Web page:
After the short but powerful presentation of his credentials and his greeting to Timothy (1:1-2), Paul gets straight to the point. There are evidently serious problems in the church at Ephesus, a church that was established on his second missionary journey (AD 49-52) by missionary labours of Apollos in Acts 18:24-28 and by Paul in Acts 19. It was on this journey, according to Acts 16: 1-5, that Paul met Timothy (then probably only a boy) and his family. Much water was going to flow under the bridge until about 10 or more years later when he would write his first letter to Timothy, who at this time had been ordained . At this time Timothy had been serving the church in Ephesus, as we read in v. 3: “As I urged you when I was going to Macedonia, remain at Ephesus so that you may charge certain persons not to teach any different doctrine …”. Paul had left Timothy in Ephesus whilst he travelled north to Macedonia. Being a young and inexperienced pastor in a challenging environment is no easy task. I have been there myself when I received the charge from this congregation in 1990. So, in this challenging situation in which the apostolic teaching of the gospel is undermined in Ephesus, what must Timothy do, as he depends upon the grace, mercy and peace from God?
Here’s what Paul offers by way of counsel :
Charge certain persons from teaching any different doctrine! (v.3)
Different doctrine! This implies that there is a body of true doctrine which Paul, Timothy and the New Testament church knew to be the orthodox teaching of Christianity. In Acts 2:42 it was called “the apostles’ doctrine”  - a core of apostolic proclamation and teaching which defined biblical Christianity. It was that teaching which the Ephesians first heard and which they responded to some 10 or more years earlier, and which is now being challenged by this different doctrine. So now Timothy is encouraged by Paul to firmly take hold of the situation by charging or commanding  certain persons to stop teaching doctrine that was contrary to what they had received. Throughout this letters to Timothy we here this charge repeated e.g.
- “command and teach these things” (I Tim. 4:11). “ O Timothy, guard the deposit entrusted to you” (I Tim. 6:20; 2 Tim 1:14).
- “Follow the pattern of the sound words that you have heard from me….” (2 Tim.1:13).
- “What you have heard from me in the presence of many witnesses entrust to reliable men who will be able to teach others also” (2 Tim.2:2).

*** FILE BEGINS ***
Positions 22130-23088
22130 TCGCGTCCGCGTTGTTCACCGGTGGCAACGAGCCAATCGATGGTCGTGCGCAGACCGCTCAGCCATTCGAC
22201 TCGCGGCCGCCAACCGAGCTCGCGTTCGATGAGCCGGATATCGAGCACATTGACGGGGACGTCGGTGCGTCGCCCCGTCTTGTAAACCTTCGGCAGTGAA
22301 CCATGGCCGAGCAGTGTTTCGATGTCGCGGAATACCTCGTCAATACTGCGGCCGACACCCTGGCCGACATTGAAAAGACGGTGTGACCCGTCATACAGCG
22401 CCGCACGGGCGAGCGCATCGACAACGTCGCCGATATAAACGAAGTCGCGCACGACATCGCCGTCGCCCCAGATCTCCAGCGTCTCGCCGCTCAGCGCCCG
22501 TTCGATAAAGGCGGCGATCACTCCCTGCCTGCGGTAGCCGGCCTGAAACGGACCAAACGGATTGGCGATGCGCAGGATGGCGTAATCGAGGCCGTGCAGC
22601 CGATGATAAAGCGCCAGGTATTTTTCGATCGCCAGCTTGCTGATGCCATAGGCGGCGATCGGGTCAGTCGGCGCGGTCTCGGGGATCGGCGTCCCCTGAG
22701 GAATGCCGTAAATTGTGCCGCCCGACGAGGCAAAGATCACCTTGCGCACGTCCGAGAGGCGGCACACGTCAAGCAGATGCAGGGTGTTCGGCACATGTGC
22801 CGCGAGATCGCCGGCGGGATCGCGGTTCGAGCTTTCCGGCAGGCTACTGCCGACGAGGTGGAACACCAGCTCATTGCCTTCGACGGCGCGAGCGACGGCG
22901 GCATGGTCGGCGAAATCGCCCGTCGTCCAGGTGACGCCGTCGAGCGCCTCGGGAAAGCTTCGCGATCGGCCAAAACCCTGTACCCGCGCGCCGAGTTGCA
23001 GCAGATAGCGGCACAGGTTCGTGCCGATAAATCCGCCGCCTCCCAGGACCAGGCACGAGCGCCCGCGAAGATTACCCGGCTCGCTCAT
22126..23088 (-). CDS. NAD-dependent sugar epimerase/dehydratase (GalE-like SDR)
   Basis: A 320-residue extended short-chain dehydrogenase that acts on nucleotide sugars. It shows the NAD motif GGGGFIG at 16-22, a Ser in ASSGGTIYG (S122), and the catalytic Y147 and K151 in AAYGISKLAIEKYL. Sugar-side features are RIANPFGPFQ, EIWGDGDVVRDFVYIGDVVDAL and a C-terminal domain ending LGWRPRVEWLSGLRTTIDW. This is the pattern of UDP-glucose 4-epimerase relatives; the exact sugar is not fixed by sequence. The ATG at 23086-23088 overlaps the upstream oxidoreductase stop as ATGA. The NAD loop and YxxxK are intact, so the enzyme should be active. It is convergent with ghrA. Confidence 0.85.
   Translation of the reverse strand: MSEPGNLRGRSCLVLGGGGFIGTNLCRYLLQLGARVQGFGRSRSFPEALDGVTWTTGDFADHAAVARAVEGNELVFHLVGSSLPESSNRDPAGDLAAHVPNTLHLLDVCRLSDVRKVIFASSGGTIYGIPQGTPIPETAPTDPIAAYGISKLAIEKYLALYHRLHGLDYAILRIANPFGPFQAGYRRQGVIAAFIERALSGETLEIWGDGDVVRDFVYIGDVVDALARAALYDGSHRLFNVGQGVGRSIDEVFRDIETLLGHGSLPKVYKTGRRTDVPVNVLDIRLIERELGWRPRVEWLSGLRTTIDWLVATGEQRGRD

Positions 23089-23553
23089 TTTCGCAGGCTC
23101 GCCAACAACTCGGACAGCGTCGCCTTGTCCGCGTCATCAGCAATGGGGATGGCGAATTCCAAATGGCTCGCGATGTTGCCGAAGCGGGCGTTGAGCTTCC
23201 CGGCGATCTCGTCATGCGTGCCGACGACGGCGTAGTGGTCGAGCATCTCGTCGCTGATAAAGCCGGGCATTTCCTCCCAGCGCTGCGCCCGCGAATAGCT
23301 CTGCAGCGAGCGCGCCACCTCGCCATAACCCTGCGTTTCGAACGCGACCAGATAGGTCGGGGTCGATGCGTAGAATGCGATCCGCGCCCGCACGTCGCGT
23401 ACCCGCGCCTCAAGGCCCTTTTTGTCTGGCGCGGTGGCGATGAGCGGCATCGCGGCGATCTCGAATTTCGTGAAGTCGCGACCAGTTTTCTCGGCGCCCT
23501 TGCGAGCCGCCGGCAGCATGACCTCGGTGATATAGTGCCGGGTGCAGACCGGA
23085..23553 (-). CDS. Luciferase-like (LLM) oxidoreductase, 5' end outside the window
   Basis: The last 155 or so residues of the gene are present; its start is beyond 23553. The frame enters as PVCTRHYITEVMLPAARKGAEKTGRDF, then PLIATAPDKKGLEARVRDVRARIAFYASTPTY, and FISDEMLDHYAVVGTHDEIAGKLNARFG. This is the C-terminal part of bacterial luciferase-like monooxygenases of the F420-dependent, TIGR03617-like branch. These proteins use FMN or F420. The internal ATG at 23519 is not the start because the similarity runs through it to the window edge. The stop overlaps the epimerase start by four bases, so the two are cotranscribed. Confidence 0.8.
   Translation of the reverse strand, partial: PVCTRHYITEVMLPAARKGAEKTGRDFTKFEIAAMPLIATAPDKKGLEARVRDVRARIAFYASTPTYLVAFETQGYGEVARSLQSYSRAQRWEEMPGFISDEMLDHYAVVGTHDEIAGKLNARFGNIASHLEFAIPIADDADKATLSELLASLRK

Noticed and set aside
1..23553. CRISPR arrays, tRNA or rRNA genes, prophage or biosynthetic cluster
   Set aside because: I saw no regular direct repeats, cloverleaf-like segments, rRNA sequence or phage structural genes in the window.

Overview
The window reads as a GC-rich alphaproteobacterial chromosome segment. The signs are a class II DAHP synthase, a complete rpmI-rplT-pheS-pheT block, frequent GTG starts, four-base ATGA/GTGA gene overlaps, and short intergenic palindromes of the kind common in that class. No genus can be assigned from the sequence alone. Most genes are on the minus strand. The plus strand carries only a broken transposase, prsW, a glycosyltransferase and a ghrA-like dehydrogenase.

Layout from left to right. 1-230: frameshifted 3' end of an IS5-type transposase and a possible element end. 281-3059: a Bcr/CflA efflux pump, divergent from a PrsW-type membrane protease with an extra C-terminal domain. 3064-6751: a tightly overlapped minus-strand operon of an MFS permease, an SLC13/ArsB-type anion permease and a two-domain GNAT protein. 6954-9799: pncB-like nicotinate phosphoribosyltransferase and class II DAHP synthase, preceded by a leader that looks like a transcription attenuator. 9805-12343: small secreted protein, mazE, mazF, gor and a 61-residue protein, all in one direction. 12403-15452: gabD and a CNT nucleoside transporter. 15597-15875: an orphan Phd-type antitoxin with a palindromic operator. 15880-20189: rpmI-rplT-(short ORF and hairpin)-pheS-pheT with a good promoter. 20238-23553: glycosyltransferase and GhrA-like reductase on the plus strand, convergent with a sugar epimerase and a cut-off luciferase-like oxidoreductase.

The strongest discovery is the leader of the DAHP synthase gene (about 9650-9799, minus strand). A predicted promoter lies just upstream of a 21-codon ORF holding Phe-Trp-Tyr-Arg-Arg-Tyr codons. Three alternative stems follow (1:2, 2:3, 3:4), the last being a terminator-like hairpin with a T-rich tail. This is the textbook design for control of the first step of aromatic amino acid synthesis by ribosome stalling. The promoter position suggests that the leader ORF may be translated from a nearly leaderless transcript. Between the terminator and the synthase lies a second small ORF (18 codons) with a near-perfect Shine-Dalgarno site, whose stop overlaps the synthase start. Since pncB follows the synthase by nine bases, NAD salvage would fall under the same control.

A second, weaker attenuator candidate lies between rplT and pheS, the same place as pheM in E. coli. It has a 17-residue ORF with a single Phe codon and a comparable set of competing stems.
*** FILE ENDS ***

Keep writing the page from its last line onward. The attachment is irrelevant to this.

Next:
The authority of the apostolic Word of God is not to be trifled with. The Bible and the nature of Christ has been challenged by many unorthodox teachers in the history of the early church, and this fact gave rise to the wonderful summaries of the Christian faith in terms of the Apostles creed, Nicene creed, Chalcedonian creeds etc. So Timothy (and Titus in 1:10,11) have a pastoral duty and authority from God to command and silence those that mislead the church of God with this different doctrine. We have the same responsibility today. We must ensure that the church is fed sound doctrine, that conforms to the apostolic teaching as we find in in the Bible.
Now, it is amazing to see how quickly unorthodox teaching enters the church. In Acts 20:29 -31 Paul had previously warned the Ephesian elders concerning the fierce wolves who would not spare the flock, and here we are! It is happening, and now Timothy was confronted with the damage caused by these persons teaching false doctrines to the church.
What was the content of their different doctrine? In v. 4 he elaborates. They apparently “devote themselves to myths and endless genealogies, which promote speculations …”.
In v.6 Paul speaks about them having “wandered away into vain discussions”, and in v. 7 he mentions that they “desire to be teachers of the law, without understanding either what they are saying or the things about which they make confident assertions…”
Oh how many people you find in the name of the Christian faith indulging in speculative doctrines and myths and endless genealogies. This is very true for Mormonism, a fast growing false religion also found in Namibia. This cult originated with a man called Joseph Smith. He said that in 1823 an angel named Moroni had appeared to him. The angel claimed to be the son of Mormon, the now dead leader of an American race known as Nephites. The story goes that two groups, the Lamanites and the Nephites had migrated from the Middle East to the Americas between 600 B.C. and 400 A.D. The Lamanites eventually defeated and destroyed the Nephites in battle. All this claims to have been written down on tablets of gold and Joseph Smith had discovered them and copied them, and the originals disappeared when he had finished. The detailed account of these myths is now supposedly contained in the book of Mormon. It is interesting to note that the Mormons are obsessed with the genealogies of its members because of their strange doctrine of proxy baptisms for their dead relatives. Millions of people believe all this and this teaching has spread it all over the world. “Myths and endless genealogies” are still alive on planet earth!
Today we also hear of stories of people who say that they have gone to heaven and have come back, and people are enamoured with their stories, but in reality this is all meaningless talk because in the end this produces only speculation and not godliness. The best-selling story of a boy's near-death experience in 2015 was a fake. Alex Malarkey has retracted his story about going to heaven and returning.Co-written with his father Kevin Malarkey and published in 2010, the book purported to tell the story of six-year-old Alex's experiences in heaven after a car accident in 2004, which included meeting and talking to Jesus. Now, however Alex – who was left quadraplegic by the accident – has written an open letter to booksellers including the Southern Baptist Convention's Lifeway business recanting his story and taking aim at other accounts of "heaven tourism", a genre that includes Heaven is for Real by Todd Burpo and My Journey to Heaven by Marvin Besteman….. Alex confessed : "I did not die. I did not go to Heaven. "I said I went to heaven because I thought it would get me attention. When I made the claims that I did, I had never read the Bible. People have profited from lies, and continue to. They should read the Bible, which is enough. The Bible is the only source of truth. Anything written by man cannot be infallible.